Skills, social protection and empowerment in the platform economy: A research and policy agenda for the global South

From information and communication technologies to artificial intelligence, from hardware like smart phones to software such as big data management systems, rapid advances in digital technology are transforming the way people live and work. These varying forms of technological innovation pose different risks and opportunities, yet the discourse on how emerging technologies will impact labor markets – still in its nascent stages – tends to treat all of them in the aggregate.

Gregory Randolph, Sabina Dewan

Getting ahead of the Future of Work: Focus on the Systems, not the Skills

What will the future of work look like? If we can understand the ways in which technology, demographic and economic trends will reshape labor markets, we will have a better understanding of what we should be emphasizing
in our educational and training systems to be as well-prepared as possible for tomorrow’s world. Rapid advances in artificial intelligence and robotics have, in particular, created a new momentum to understand exactly how widespread the impacts of technology will be on jobs. Recent reports from the OECD, World Bank, McKinsey, Nesta and others have attempted to ascertain which types of occupations are most at risk of automation, and also which skills and occupations are likely to be most immune to obsolescence.

Sunil Johal

A Call for Lifelong Learning Models in the Digital Age

In today’s knowledge economy, students experience a disconnect between the knowledge and skills they are equipped with during their time in the formal education system and the knowledge and skills they require to make a difference for themselves and their families as well as for the organizations that they set out to build or work for. The rapid evolution of knowledge challenges the fundamentals that existing education systems and learning models are built upon and severely complicates the reliable supply of skilled
human capital.

Bitange Ndemo and Tim Weiss

Reining in the global freelance labor force: how global digital labor platforms change from facilitators into arbitrators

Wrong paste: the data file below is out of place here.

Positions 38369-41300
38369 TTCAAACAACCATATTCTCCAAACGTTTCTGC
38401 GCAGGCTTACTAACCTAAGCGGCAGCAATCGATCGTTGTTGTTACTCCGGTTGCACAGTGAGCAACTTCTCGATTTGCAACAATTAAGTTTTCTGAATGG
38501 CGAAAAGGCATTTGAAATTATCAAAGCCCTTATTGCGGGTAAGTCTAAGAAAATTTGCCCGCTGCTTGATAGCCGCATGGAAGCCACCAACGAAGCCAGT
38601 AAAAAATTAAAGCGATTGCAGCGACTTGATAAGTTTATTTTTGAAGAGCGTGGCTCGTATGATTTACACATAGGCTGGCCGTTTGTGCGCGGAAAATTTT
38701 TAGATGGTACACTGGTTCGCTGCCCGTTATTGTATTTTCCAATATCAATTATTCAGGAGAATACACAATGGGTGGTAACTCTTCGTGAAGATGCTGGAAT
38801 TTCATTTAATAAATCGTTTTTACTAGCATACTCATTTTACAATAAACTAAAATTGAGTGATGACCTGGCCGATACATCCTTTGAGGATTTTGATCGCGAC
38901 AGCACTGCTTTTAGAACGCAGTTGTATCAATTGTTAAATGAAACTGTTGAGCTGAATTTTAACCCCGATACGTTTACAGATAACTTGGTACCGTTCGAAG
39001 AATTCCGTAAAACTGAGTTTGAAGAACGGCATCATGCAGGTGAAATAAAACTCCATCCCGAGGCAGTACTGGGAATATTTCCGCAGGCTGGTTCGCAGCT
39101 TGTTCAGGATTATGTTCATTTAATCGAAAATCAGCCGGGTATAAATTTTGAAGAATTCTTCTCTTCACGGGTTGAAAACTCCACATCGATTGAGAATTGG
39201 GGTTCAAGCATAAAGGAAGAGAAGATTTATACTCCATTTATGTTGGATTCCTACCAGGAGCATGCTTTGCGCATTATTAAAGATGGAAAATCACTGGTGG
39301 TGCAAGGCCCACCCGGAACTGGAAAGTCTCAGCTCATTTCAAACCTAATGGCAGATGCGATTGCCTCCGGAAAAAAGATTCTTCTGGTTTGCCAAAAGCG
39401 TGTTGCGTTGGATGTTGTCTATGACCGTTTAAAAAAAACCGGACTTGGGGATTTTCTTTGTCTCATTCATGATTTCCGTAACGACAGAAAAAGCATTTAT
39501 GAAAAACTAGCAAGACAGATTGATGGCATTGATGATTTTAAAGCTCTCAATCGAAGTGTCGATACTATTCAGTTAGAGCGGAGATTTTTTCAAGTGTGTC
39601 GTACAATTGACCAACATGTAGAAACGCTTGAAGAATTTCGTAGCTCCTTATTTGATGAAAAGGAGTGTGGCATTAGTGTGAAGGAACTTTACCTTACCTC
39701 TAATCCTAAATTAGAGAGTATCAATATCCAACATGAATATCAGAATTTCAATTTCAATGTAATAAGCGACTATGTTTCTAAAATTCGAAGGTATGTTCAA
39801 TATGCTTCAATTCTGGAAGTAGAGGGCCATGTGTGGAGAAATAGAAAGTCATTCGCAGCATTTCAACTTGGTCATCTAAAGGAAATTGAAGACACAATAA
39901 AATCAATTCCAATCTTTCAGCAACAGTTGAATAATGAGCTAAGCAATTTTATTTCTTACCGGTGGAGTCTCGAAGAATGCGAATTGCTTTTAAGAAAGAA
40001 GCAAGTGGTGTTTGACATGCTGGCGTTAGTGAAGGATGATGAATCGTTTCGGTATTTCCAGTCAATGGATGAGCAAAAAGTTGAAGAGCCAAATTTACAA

Global digital labor platforms – digital venues via which electronically transmittable service work is traded – are rapidly coming of age. Platforms like Freelancer and Upwork now boast several dozens of millions registered users and facilitate millions of job transactions per year, the result of roughly a decade of exponential growth. Equally telling, perhaps even more so, is that over time, work via such platforms has gradually become more regulated. In their early years, global digital labor platforms offered buyers and sellers of freelance labor a place to deal with each other, but they largely refrained from specifying or enforcing any rules of engagement.

Niels Beerepoot, Bart Lambregts

The Future of Work in the Global South

Do new “digital jobs” offer opportunities for the Global South as they facilitate going beyond limited local job markets? Can women take advantage of their flexibility? How should labor and wages be regulated for the online workforce?

Many answers to these questions are delineated in this new booklet. The publication compiles short chapters by academic researchers and practitioners concerned about the impact of digitization and automation on labor markets and the quality of work in the Global South. The findings are necessary reading for anyone trying to understand how work is being transformed by digital technology, and for policymakers seeking guidance regarding policies that amplify the employment benefits of these trends while mitigating their harms.

Various Authors

Automation and Workforce in India: Terrible consequences or impossible?

Given that a large part of the Indian workforce is low skilled, what would be the impact of automation?
The fear of losing jobs because of the introduction of new technologies is not new. Even with the printing press in the 15th century, the world always has always had two camps (Juma, 2016)– those who supported and introduced it, and others who resisted it for different reasons. In this legacy of intellectual squabbles, automation is the latest entrant.

P. Vigneswara Ilavarasan